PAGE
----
Audience Member 

But we’ve been pretty successful at getting logos and testimonials. We haven’t done any video testimonials yet? I don’t know. Maybe I should be bolder about that. But it seems like a big ask. I think the market is very is the market I’m in then this could be my own perception. But it’s about I don’t know, we haven’t even asked so. I don’t know.

Mark Littlewood 

Do you remember the talk that rule the horse gave on product market fit? And the questions that he asked his superhuman users?

Audience Member 

No.

Mark Littlewood 

this was back in 2017. If someone can share it in that link be really interesting. So this was this was something that was super helpful in the process of working out who that who their real customers are, and lots of people use things like net promoter score as a way of understanding their way or any good or not. And quite often, net promoter scores are pretty useless. But they went to their customers. And they asked some very simple questions, you know, along the lines of one if one if, if we didn’t have this product, would you be very disappointed, disappointed or not that bothered? And what that does is help you understand who your real power users are?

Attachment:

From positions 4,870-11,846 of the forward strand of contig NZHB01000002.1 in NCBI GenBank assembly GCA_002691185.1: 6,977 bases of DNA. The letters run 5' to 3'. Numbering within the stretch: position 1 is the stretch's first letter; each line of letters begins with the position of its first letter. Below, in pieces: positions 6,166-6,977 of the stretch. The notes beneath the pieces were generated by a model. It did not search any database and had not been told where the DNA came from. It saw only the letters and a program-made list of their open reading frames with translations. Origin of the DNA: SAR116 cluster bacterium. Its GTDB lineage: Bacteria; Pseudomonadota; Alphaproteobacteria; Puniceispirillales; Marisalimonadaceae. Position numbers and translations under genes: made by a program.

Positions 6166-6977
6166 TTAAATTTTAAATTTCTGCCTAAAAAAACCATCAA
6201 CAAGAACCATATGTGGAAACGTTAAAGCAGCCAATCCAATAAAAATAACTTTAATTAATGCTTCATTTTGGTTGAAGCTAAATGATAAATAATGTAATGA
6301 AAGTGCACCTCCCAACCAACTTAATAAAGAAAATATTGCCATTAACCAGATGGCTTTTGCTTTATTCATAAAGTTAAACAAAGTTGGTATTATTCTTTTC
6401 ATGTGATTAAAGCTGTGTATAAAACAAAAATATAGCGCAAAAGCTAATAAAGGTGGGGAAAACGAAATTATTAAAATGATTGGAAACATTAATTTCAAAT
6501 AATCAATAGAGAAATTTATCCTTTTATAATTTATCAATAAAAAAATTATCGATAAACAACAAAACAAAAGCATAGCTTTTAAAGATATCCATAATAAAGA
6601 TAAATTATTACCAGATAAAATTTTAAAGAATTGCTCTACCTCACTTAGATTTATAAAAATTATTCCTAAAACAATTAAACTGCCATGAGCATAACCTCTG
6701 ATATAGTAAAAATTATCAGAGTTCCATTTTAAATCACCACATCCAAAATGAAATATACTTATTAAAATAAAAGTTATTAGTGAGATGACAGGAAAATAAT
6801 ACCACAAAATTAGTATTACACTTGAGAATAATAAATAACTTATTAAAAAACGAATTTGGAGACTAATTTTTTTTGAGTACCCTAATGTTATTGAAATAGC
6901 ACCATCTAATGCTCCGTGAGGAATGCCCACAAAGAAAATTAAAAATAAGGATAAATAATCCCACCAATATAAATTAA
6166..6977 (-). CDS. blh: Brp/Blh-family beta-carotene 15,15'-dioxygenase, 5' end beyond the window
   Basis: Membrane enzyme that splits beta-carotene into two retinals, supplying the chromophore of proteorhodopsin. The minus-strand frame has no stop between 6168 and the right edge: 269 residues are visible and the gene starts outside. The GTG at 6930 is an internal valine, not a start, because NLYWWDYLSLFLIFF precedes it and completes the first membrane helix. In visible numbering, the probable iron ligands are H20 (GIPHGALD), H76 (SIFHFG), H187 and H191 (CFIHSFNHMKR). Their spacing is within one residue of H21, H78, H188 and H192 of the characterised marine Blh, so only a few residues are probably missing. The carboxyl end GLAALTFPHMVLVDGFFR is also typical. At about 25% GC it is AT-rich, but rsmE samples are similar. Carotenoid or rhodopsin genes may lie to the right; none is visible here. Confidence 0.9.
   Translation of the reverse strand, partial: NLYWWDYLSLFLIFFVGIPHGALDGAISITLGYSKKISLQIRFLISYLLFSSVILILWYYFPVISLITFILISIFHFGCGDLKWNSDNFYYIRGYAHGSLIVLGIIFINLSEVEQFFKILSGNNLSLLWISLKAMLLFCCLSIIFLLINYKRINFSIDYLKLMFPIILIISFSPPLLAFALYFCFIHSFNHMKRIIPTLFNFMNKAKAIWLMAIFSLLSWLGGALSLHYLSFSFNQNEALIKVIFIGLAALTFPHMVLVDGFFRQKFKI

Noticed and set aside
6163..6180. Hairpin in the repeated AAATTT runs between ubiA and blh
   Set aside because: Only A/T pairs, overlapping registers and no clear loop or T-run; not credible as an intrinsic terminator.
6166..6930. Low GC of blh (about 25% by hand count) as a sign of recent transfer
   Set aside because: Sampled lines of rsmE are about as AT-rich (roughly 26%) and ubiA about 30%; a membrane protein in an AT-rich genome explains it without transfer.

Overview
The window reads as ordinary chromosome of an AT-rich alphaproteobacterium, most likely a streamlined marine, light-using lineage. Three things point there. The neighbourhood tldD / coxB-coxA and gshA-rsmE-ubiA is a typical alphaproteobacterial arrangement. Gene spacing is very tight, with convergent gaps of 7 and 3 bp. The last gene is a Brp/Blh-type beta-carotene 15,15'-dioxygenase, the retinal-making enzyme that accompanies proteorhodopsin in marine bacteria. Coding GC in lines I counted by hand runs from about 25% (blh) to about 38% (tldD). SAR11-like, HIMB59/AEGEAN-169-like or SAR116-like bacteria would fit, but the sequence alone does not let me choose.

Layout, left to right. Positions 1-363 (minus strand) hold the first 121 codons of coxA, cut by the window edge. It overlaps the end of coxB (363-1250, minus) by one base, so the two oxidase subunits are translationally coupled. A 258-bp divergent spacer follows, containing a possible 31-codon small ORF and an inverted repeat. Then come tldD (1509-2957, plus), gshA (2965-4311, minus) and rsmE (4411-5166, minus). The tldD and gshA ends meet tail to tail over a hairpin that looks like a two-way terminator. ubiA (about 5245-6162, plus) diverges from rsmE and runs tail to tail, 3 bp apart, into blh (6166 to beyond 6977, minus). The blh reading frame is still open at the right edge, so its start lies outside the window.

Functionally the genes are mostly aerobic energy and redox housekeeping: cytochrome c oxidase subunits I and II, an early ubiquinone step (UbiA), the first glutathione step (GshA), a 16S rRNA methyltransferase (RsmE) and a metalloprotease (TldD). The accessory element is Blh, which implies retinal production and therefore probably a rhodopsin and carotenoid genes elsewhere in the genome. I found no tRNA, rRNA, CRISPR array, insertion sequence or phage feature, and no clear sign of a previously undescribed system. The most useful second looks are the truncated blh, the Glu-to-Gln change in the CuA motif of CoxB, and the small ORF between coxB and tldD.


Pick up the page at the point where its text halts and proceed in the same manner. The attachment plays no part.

In a second question was, who you Who do you think this product is most valuable for? And that’s helpful for your super users. Because your super users are saying, well, I’m an X. And I think it’s also really good for these other types of axes. But, you know, maybe also the y’s and Zeds if there are people that are less bothered, if they can’t have it, they may have thoughts on where in the organisation, it would be really valuable. So there’s some really, I mean, there’s some sort of super, super interesting insights, you can you can get back and there’s a there’s a, there’s a few more bits in the in the talk that linked to the transcript and the videos in the in the chat, but there’s a really interesting way of connecting with a decent number of people within your customer base. And you can also then off or suggest that you’d like to talk to some people, a portion of your users would like to be heard and will have ideas for your product and so actually just kind of getting them into getting in touch with them setting up a conversation on Zoom or or whatever you can even in that conversation, ask them if that uh, you can record a little testimonial as part of that process. So there’s quite a few different things you could potentially do there.